If there’s one thing that spending most of the first sixteen years of my life living in a small, isolated and somewhat eccentric town in the mountains of New Mexico has taught me, it’s that I’m not a big fan of living in small, isolated and somewhat eccentric towns in New Mexico. That’s not to say I have anything against Los Alamos; It certainly wasn’t a bad place to grow up (and I’ve actually been meaning to head down to New Mexico one of these days to go eat a bunch of green chile and go have a look around to see how much or how little has changed there) but when some simple task like grocery shopping starts turning into an all-day endeavor, you soon realize that you might not necessarily be in the Middle of Nowhere, but you can definitely see it from there. When my parents made the decision to pull up stakes and move us up to Redmond about sixteen years ago, I wasn’t exactly thrilled by the prospect. After all, having spent most of my life in Los Alamos it was really all that I had known, and having to start over at a new high school (two of them actually, as I ended up in three different schools during my Junior year) wasn’t something I cared much for. In retrospect, it didn’t take long for me to realize that I liked it a lot better up here where the grocery store was literally just down the hill and across the street, and just about everything else I might be interested in wasn’t much farther away than that.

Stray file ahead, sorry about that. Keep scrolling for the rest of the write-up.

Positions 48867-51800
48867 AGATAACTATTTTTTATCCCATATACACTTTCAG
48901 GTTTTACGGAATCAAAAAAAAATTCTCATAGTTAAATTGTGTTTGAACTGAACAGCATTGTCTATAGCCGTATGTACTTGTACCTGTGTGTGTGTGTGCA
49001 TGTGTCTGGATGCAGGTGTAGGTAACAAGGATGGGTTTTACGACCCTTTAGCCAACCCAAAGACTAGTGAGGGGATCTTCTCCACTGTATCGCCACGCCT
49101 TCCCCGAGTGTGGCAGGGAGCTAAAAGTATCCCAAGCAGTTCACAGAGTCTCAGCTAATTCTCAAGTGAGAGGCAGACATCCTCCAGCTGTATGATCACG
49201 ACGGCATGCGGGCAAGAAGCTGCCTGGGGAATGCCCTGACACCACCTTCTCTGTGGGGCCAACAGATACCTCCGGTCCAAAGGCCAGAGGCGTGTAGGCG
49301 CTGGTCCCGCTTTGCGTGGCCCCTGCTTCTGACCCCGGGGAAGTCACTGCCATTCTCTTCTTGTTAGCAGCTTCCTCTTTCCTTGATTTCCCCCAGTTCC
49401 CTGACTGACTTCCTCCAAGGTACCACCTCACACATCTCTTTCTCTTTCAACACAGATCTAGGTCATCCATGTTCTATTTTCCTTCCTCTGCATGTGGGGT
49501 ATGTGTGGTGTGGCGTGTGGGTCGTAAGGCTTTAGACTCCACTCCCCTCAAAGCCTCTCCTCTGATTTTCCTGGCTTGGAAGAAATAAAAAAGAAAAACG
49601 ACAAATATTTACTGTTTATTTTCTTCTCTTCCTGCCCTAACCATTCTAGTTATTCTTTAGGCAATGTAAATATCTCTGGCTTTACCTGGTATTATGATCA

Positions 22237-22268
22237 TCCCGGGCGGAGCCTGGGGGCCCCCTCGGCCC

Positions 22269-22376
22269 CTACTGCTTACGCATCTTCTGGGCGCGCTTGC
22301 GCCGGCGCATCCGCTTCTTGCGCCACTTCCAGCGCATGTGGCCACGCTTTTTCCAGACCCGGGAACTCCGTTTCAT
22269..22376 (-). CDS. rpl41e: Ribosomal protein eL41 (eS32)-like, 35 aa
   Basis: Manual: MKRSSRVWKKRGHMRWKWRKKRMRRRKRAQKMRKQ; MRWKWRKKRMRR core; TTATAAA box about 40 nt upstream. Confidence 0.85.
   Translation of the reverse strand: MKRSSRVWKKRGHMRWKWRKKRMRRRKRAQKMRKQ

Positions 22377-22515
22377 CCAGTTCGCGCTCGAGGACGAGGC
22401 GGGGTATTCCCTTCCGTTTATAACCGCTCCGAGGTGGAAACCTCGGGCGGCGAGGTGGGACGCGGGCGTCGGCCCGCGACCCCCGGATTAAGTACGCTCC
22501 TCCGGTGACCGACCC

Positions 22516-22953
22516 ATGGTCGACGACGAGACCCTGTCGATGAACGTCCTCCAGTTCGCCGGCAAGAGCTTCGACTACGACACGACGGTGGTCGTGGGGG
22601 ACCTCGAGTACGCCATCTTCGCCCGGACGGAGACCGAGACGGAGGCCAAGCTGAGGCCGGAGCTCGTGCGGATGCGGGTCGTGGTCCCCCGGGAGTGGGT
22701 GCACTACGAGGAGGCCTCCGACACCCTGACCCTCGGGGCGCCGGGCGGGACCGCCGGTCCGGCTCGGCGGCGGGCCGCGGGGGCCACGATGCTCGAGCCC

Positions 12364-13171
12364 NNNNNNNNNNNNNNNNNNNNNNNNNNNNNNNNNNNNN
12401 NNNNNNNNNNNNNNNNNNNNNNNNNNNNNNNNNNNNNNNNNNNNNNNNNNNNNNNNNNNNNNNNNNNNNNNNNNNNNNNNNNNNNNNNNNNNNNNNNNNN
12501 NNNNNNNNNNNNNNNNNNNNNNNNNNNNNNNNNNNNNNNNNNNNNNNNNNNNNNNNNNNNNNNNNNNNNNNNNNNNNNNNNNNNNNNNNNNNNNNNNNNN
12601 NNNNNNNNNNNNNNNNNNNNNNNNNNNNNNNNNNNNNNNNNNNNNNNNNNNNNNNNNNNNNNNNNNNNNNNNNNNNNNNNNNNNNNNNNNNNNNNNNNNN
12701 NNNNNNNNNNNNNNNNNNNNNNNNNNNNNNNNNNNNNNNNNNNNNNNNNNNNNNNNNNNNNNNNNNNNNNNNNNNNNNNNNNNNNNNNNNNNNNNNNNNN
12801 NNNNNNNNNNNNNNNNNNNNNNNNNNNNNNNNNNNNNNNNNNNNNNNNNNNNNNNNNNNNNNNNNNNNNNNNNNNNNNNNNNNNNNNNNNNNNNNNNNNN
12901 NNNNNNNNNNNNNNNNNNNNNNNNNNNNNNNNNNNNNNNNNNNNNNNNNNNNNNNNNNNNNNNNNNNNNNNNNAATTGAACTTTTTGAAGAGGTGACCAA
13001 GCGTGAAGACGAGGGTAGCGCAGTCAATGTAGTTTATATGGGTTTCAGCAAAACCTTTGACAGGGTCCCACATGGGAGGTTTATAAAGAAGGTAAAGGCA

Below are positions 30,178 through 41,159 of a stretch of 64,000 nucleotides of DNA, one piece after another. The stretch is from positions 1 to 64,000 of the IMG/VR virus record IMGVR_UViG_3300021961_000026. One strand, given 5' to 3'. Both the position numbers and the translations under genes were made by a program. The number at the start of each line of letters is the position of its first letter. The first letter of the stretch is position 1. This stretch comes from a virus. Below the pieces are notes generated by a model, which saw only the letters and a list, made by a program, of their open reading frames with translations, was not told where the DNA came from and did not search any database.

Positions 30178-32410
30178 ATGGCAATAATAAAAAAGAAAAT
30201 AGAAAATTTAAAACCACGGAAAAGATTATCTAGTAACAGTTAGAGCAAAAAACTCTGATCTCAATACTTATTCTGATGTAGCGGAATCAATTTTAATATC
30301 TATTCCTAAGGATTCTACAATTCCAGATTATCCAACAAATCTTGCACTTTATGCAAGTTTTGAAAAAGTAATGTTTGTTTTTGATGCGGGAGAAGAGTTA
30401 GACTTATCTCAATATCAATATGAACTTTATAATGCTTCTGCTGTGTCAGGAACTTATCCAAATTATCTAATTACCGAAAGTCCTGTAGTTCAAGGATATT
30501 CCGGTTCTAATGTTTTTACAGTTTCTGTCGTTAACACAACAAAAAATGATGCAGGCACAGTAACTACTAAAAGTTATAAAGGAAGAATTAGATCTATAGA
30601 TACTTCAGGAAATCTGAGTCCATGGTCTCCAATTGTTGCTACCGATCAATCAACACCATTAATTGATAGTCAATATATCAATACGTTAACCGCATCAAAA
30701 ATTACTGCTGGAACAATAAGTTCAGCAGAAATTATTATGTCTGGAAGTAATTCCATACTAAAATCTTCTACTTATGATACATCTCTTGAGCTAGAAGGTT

Since that time, I’ve graduated from high school, somehow ended up with a 2-year degree from BCC, spent most of the last decade drifting around Microsoft on various contracts, and I’ve generally settled into a fairly typical quiet suburban existence. I’m pretty sure if you had asked me ten years ago what my plans would be now that still being single wouldn’t have figured into them anywhere, but I’ve had plenty of practice with that by now, so I’ve gotten reasonably good at it. Still, recently it has occurred to me that I have now spent nearly five years in the same apartment, and especially with recent career developments that have put me much further from my office than I’m used to being, I’ve been thinking for some time now that a change of scenery is in order, if for no other reason than to shake things up a bit. In the process, I’ve also been looking to reduce the commute that I’ve probably ranted about a time or two on here to something shorter and more manageable than what I have now. Although it may seem that way, Downtown Seattle isn’t exactly next door (especially being just about as far as one can get from Redmond and still be considered to be in Downtown,) and even if the traffic doesn’t get to you, the parking costs eventually will. Given this reasoning, a shorter commute (preferably with easier bus access) became a primary factor in the decision to move.